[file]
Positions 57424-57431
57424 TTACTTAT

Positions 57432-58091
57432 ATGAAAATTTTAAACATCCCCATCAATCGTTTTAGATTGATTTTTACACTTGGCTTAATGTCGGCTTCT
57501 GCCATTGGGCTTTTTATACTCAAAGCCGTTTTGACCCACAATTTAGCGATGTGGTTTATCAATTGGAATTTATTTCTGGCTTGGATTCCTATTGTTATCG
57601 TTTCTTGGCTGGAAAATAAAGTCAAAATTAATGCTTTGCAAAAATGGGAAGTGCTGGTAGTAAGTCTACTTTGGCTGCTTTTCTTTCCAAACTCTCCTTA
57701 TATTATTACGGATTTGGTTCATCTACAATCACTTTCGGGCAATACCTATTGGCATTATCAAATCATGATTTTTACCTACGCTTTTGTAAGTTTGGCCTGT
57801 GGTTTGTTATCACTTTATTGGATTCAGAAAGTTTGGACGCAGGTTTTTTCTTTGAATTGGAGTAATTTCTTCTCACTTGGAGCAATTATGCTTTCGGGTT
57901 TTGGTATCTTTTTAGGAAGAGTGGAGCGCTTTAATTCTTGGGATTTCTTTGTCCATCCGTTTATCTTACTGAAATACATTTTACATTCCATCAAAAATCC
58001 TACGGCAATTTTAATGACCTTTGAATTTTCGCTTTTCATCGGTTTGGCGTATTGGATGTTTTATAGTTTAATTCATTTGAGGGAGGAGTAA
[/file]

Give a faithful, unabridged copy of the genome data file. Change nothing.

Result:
Positions 57424-57431
57424 TTACTTAT

Positions 57432-58091
57432 ATGAAAATTTTAAACATCCCCATCAATCGTTTTAGATTGATTTTTACACTTGGCTTAATGTCGGCTTCT
57501 GCCATTGGGCTTTTTATACTCAAAGCCGTTTTGACCCACAATTTAGCGATGTGGTTTATCAATTGGAATTTATTTCTGGCTTGGATTCCTATTGTTATCG
57601 TTTCTTGGCTGGAAAATAAAGTCAAAATTAATGCTTTGCAAAAATGGGAAGTGCTGGTAGTAAGTCTACTTTGGCTGCTTTTCTTTCCAAACTCTCCTTA
57701 TATTATTACGGATTTGGTTCATCTACAATCACTTTCGGGCAATACCTATTGGCATTATCAAATCATGATTTTTACCTACGCTTTTGTAAGTTTGGCCTGT
57801 GGTTTGTTATCACTTTATTGGATTCAGAAAGTTTGGACGCAGGTTTTTTCTTTGAATTGGAGTAATTTCTTCTCACTTGGAGCAATTATGCTTTCGGGTT
57901 TTGGTATCTTTTTAGGAAGAGTGGAGCGCTTTAATTCTTGGGATTTCTTTGTCCATCCGTTTATCTTACTGAAATACATTTTACATTCCATCAAAAATCC
58001 TACGGCAATTTTAATGACCTTTGAATTTTCGCTTTTCATCGGTTTGGCGTATTGGATGTTTTATAGTTTAATTCATTTGAGGGAGGAGTAA